Freedom from the Known (1969) by Jiddu Krishnamurti – Book Review

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I’ve been a long-time admirer of two Indian philosophers, Rajneesh Osho and Sadhguru. I regularly follow their lecturers on YouTube. Through both these afore-mentioned thinkers, I was able to discover a third Indian philosopher namely Jiddu Krishnamurti. However, I was not able to enjoy his lectures due to the poor audio-visual quality associated with the era he gave his talks in. If you wish to watch his discussions, you can check out his official YouTube channel here.

Thus, I decided to pick up one of his books instead. A quick search on Google recommended me starting off with his 1969 book of philosophy entitled Freedom from the Known. Only five pages in, I was hooked. His opening thoughts on freedom were the most original lines that I have ever read on this subject. The book was quite short; just a little over 120 pages. Nevertheless, I wanted it go on forever as I could relate so easily to what the author was conveying. Even though Krishnamurti passed away in 1985, I felt that his thoughts are still quite relevant in this 21st century.

The best aspect of the book is that Krishnamurti takes no sides. He himself rejected his calling as the World Teacher of the Theosophical Society. So, it comes as no surprise that his book featured distaste for sects of any kind. The second-best factor is that Krishnamurti does not depict himself as a guide to his readers. He stated that he is no leader or guru and that after reading this book one should not follow him. This is quite different from other 20th century Asian philosophers who directly or indirectly aimed for followers – like Rajneesh Osho.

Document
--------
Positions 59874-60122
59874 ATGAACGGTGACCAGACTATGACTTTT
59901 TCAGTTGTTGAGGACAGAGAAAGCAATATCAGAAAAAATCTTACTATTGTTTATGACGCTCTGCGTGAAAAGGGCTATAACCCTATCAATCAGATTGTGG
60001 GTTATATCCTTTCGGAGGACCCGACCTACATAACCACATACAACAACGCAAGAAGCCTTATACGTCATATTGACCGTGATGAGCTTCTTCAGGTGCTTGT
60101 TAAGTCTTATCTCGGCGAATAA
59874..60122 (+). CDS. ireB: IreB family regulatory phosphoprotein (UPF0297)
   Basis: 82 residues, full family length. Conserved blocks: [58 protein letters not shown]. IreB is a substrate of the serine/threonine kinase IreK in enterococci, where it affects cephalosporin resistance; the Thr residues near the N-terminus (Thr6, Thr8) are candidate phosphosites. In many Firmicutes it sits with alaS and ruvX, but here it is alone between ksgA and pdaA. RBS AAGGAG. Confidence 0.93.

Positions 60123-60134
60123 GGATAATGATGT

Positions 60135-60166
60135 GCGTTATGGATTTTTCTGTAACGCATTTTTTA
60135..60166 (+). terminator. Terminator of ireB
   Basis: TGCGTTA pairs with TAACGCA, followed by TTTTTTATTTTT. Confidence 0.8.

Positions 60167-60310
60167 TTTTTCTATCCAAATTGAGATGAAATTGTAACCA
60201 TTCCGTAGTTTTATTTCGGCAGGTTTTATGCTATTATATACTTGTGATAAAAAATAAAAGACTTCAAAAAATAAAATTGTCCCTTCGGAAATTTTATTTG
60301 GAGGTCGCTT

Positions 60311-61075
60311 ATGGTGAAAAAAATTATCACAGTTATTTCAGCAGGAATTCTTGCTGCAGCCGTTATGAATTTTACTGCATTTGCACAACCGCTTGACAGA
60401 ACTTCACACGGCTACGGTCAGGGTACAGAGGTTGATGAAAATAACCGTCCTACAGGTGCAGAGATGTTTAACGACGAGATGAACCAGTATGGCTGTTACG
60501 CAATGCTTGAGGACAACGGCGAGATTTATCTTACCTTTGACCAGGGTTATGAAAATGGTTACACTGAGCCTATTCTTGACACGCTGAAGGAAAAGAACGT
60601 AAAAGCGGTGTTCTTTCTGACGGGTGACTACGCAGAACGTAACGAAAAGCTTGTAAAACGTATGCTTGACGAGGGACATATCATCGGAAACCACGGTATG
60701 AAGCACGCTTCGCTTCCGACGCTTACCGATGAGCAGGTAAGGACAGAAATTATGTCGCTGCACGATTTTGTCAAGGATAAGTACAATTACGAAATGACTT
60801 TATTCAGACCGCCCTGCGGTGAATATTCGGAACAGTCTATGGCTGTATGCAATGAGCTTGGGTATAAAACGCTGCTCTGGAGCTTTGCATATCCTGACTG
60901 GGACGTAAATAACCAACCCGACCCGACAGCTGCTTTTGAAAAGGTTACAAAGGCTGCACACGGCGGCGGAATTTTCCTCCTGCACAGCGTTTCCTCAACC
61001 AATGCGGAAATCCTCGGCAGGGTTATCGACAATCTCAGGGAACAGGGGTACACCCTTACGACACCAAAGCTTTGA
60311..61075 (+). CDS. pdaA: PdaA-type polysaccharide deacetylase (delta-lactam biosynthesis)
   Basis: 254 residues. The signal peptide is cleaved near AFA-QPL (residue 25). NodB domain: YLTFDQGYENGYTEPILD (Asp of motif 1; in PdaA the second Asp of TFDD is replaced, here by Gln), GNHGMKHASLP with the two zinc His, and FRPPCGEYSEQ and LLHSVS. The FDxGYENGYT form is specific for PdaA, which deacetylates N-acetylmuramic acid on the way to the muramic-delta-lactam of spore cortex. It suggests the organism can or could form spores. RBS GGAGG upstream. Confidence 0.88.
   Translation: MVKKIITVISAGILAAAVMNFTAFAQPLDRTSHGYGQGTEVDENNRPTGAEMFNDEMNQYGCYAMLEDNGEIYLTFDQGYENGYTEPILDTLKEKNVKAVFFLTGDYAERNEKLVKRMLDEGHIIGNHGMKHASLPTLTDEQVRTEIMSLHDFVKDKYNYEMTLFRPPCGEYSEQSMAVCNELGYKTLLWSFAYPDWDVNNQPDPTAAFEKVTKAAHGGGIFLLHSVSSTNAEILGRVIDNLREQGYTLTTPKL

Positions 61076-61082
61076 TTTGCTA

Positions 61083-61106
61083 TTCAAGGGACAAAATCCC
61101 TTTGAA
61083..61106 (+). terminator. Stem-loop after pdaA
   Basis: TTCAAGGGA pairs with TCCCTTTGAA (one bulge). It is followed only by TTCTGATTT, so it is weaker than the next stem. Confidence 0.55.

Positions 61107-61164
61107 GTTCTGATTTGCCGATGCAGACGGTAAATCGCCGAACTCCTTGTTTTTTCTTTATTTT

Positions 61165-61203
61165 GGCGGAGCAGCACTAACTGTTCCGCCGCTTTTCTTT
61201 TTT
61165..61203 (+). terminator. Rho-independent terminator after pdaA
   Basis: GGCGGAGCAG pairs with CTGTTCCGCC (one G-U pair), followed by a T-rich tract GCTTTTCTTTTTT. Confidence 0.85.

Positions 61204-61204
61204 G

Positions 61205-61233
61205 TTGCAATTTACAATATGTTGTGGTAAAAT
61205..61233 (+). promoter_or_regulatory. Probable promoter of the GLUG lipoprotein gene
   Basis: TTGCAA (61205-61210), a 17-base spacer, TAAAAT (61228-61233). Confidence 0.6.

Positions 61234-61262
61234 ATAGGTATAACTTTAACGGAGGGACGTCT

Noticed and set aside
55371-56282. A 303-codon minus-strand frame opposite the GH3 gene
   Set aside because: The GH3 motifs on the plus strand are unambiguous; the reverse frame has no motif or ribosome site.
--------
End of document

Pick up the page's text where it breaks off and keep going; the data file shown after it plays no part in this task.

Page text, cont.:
This was my sophomore time reading a book of philosophy. The first philosophical work I read, though it could be counted as a work on philosophy, was Will Durant’s The Story of Philosophy. You can check out my review of it here.

I absolutely cherished the experience of reading a philosophical work – particularly because it wasn’t filled with tributes to legendary philosophers and that it did not comprise of philosophical jargon. For a reader with limited knowledge of philosophy, Freedom from the Known comes across as a blessing.

Nonetheless, the book does have its flaws. Although, only 16 chapters long I felt some passages were repetitive, though by the end you’ll figure out that the majority of content was quite refreshing due to its originality. Also, Krishnamurti constantly gave the example of a person’s wife running away or cheating on him, so I found this to be another silly repetition.

However, most of the sentences in the book are worth quoting, and the anecdotes, though minimal, were both enlightening and amusing at the same time. Freedom from the Known really makes you question yourself, both while reading and after you have shut the book.

To end with, Freedom from the Known is a must-read work especially for people who wish to know themselves better. Krishnamurti’s explanation of meditation is the best definition of this concept that I’ve read so far. The book is also easy to comprehend as it does not bombard you with complex philosophical terms. Its emphasis on individuality is as thought-provoking as it is heart-warming. Krishnamurti was undoubtedly a philosopher who thought with his heart and had a lot of love to give.